(NaturalNews) A 2008 American study, which appeared in the September issue of The International Journal of Radiation Oncology, examined the effectiveness of acupuncture in treating women coping with the side effects of conventional breast cancer medicine. Eleanor Walker, M.D., a radiation oncologist at the Henry Ford Hospital Department of Radiation Oncology in Detroit, led a team of researchers to compare acupuncture treatment with the common anti-estrogen treatment used to control breast cancer therapy side effects. The side effects, such as hot flashes and depression, affect about 80% of women treated for breast cancer and are usually treated by the pharmaceutical anti-depressant venlafaxine (Effexor). Many breast cancer patients refuse venlafaxine because of its own set of negative side effects.
The clinical trial, titled "Acupuncture for the Treatment of Vasomotor Symptoms in Breast Cancer Patients Receiving Hormone Suppression Treatment," compared acupuncture treatment to venlafixine therapy for 12 weeks. The trial was randomized, which means that the patients were randomly placed into either treatment group. This ensured that both known and unknown confounding factors were evenly distributed between groups. Randomization is a common scientific technique for increasing the reliability of experimental results.
Dr. Walker's study involved 47 patients who received the common breast cancer treatment of Tamoxifen or Arimidex and as a result had at least 14 hot flashes per week as well as excessive sweating, night sweats and depression. The 47 women were randomly divided into an acupuncture group (24 patients) and a venlafaxine group (23 patients). The patients were carefully monitored before, during and after the 12 week period.
Both of the groups showed significant improvement in the adverse effects of breast cancer treatment. The study reported "that acupuncture is at least as effective as venlafaxine in reducing vasomotor and other symptoms associated with anti-estrogen hormonal treatment of breast cancer."
Although the main symptoms were decreased relatively equally among the two groups, the venlafaxine group reported a host of negative side effects such as nausea, dry mouth, headache, insomnia, dizziness, double vision, increased blood pressure, constipation, fatigue, anxiety, feeling ''spaced out,'' and body spasms at night.
Patients from the acupuncture group experienced side effects as well, however they were positive in nature. The acupuncture-treated group experienced increased energy, clarity of thought, sexual desire, and an increased sense of well-being compared to before the treatment. After the 12 week trial was complete, the reduction in hot flashes lasted longer for the acupuncture patients than for the venlafaxine group.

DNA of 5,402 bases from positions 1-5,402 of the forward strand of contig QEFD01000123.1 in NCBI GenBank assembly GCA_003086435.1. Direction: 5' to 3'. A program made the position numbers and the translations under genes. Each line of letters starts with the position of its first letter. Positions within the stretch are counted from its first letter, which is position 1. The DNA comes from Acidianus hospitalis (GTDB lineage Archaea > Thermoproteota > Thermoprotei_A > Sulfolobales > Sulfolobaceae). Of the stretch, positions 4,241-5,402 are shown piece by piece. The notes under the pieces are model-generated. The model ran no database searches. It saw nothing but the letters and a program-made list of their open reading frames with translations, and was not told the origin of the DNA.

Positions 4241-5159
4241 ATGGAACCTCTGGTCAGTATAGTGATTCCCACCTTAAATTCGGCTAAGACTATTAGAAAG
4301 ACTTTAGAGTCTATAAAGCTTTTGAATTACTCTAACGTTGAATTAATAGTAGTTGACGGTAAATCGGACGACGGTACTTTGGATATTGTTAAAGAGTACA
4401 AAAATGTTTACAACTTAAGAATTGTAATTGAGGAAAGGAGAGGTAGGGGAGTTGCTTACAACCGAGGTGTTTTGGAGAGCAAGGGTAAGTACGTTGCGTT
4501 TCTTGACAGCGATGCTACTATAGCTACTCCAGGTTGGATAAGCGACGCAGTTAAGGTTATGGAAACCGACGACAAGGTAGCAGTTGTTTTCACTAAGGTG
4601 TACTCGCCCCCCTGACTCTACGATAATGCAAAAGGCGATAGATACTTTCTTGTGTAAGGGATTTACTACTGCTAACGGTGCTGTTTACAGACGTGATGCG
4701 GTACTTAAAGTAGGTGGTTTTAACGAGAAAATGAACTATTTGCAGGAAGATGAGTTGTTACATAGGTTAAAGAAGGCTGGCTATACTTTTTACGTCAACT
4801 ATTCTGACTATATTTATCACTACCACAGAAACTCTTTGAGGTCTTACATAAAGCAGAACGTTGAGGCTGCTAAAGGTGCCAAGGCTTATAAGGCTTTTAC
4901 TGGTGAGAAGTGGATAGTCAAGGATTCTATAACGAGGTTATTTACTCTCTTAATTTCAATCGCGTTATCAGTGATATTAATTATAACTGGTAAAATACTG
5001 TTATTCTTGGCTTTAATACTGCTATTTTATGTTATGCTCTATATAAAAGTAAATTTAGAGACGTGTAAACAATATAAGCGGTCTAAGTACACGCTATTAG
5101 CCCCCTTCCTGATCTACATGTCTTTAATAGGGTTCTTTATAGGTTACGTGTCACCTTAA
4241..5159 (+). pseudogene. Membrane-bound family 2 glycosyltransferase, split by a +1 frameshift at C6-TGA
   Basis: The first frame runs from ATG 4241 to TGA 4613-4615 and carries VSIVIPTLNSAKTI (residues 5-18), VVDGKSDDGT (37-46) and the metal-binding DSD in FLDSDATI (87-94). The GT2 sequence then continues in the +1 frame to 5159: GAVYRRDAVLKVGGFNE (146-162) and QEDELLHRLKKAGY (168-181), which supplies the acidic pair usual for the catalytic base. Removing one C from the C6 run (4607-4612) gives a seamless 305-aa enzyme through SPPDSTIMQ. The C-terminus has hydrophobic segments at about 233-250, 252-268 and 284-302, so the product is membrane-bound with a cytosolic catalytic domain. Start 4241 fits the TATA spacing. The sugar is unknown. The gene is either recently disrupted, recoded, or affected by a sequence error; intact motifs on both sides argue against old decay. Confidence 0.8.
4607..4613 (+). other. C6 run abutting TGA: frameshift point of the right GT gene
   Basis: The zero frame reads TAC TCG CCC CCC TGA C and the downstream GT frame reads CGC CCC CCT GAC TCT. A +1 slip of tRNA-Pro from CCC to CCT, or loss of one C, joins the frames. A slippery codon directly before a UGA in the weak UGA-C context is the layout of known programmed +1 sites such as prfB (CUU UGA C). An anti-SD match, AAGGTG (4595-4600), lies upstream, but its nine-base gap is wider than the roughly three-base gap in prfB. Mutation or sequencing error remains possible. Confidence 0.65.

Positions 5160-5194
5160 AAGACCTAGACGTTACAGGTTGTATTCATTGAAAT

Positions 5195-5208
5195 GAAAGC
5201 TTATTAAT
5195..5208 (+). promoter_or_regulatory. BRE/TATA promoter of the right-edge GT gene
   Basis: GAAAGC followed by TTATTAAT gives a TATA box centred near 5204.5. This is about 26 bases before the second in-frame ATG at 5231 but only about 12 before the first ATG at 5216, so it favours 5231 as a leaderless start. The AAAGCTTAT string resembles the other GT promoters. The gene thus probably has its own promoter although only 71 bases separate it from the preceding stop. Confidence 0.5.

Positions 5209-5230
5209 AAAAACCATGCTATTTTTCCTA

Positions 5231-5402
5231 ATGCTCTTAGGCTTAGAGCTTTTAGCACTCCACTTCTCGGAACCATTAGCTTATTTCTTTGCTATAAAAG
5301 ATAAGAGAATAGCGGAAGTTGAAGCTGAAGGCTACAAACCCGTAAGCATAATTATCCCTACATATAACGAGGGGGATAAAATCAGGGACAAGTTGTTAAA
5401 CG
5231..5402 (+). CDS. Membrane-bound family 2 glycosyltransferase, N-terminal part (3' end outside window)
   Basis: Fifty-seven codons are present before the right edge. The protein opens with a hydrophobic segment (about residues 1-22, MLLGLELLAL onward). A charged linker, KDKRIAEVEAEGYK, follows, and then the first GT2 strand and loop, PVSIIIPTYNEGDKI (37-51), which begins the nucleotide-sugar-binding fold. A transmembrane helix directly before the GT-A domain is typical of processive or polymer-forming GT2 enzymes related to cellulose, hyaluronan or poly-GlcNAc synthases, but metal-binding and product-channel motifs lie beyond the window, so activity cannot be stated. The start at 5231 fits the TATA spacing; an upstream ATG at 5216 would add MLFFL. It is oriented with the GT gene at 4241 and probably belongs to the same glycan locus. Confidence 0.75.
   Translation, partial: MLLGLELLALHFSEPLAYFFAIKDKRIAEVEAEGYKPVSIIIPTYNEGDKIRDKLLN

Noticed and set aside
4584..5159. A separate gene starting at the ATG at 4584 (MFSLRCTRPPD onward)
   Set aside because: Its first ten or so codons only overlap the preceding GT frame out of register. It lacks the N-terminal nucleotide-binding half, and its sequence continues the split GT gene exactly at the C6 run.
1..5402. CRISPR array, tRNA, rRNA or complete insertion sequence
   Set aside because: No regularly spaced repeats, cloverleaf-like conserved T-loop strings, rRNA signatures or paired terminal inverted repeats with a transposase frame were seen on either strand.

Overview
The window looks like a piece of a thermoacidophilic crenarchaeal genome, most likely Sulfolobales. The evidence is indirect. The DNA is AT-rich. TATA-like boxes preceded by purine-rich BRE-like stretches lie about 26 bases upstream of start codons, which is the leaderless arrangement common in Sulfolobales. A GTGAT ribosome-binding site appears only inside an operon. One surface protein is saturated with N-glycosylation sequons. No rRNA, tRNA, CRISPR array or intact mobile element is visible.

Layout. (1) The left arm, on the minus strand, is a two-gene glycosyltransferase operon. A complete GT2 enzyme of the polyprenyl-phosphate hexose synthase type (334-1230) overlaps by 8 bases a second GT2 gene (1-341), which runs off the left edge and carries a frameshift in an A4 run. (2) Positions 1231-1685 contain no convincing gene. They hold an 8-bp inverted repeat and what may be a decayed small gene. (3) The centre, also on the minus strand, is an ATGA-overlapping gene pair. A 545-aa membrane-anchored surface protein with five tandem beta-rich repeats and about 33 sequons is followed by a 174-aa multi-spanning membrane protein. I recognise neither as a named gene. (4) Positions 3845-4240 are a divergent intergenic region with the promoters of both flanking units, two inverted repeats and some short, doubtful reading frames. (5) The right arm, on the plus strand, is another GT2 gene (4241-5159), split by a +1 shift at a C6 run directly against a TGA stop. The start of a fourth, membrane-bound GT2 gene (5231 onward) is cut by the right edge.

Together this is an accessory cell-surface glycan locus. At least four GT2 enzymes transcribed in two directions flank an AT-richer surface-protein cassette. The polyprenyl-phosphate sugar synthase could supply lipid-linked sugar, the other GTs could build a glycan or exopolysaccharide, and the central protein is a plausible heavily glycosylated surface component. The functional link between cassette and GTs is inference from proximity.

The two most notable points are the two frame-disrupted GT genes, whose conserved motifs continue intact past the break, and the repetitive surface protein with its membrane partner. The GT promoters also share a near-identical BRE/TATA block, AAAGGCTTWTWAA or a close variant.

In other words, although both conventional and acupuncture treatments decreased the negative effects of breast cancer medicine significantly, conventional treatment produced negative sides effects while acupuncture treatment provided additional benefits.
"Our study shows that physicians and patients have an additional therapy for something that affects the majority of breast cancer survivors and actually has benefits, as opposed to more side effects," commented Eleanor Walker, M.D. "The effect is more durable than a drug commonly used to treat these vasomotor symptoms and, ultimately, is more cost-effective for insurance companies."
"The results of this study suggest that adding acupuncture to breast cancer treatment regimens may establish an integrative approach that is more effective in managing symptoms due to treatment with fewer side effects than conventional pharmacotherapy treatment," concluded the study.
The Susan G. Komen Foundation
This study was funded by the Susan G. Komen Foundation, one of the world's largest not-for-profit organizations for the advancement of breast cancer activism. In 2008, the Dallas-based organization celebrated the 25th anniversary of the Komen Race for the Cure, the largest series of 5K runs/fitness walks in the world, with well over 1 million participants since 2005. The Komen Race for the Cure Series raises significant funds and awareness for the fight against breast cancer, celebrates breast cancer survivorship, and honors those who have lost their battle with the disease.
Dave Gabriele, D.Ac, BA, is a registered acupuncturist, a practitioner of traditional Chinese medicine and a health researcher helping people in and around the Greater Toronto Area. He is the founder of Life Balance Family Health Care (www.balanceyourlife.ca), an organization committed to providing people with the information and guidance they need to make positive lifestyle changes. Dave has been a teacher of Chinese martial arts since 1997, including the arts of Taiji and Qigong.